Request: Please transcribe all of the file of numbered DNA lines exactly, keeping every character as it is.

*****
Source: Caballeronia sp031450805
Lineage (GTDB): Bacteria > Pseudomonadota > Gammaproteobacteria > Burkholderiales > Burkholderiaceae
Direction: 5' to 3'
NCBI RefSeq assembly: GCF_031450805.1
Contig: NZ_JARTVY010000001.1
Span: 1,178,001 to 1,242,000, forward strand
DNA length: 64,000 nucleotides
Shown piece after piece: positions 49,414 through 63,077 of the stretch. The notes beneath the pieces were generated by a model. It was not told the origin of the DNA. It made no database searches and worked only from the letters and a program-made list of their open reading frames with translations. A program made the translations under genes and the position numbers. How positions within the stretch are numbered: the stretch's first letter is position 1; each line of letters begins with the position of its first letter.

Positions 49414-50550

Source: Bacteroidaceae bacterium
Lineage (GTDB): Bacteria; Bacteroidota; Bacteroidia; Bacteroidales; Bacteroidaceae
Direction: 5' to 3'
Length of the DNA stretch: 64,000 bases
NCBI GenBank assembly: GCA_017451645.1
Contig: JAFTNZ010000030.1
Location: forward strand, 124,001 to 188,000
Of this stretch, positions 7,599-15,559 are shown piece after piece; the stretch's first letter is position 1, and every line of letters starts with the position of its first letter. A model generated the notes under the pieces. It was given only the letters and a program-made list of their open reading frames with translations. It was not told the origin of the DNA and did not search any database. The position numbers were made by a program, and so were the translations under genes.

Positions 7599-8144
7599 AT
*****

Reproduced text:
Source: Caballeronia sp031450805
Lineage (GTDB): Bacteria > Pseudomonadota > Gammaproteobacteria > Burkholderiales > Burkholderiaceae
Direction: 5' to 3'
NCBI RefSeq assembly: GCF_031450805.1
Contig: NZ_JARTVY010000001.1
Span: 1,178,001 to 1,242,000, forward strand
DNA length: 64,000 nucleotides
Shown piece after piece: positions 49,414 through 63,077 of the stretch. The notes beneath the pieces were generated by a model. It was not told the origin of the DNA. It made no database searches and worked only from the letters and a program-made list of their open reading frames with translations. A program made the translations under genes and the position numbers. How positions within the stretch are numbered: the stretch's first letter is position 1; each line of letters begins with the position of its first letter.

Positions 49414-50550

Source: Bacteroidaceae bacterium
Lineage (GTDB): Bacteria; Bacteroidota; Bacteroidia; Bacteroidales; Bacteroidaceae
Direction: 5' to 3'
Length of the DNA stretch: 64,000 bases
NCBI GenBank assembly: GCA_017451645.1
Contig: JAFTNZ010000030.1
Location: forward strand, 124,001 to 188,000
Of this stretch, positions 7,599-15,559 are shown piece after piece; the stretch's first letter is position 1, and every line of letters starts with the position of its first letter. A model generated the notes under the pieces. It was given only the letters and a program-made list of their open reading frames with translations. It was not told the origin of the DNA and did not search any database. The position numbers were made by a program, and so were the translations under genes.

Positions 7599-8144
7599 AT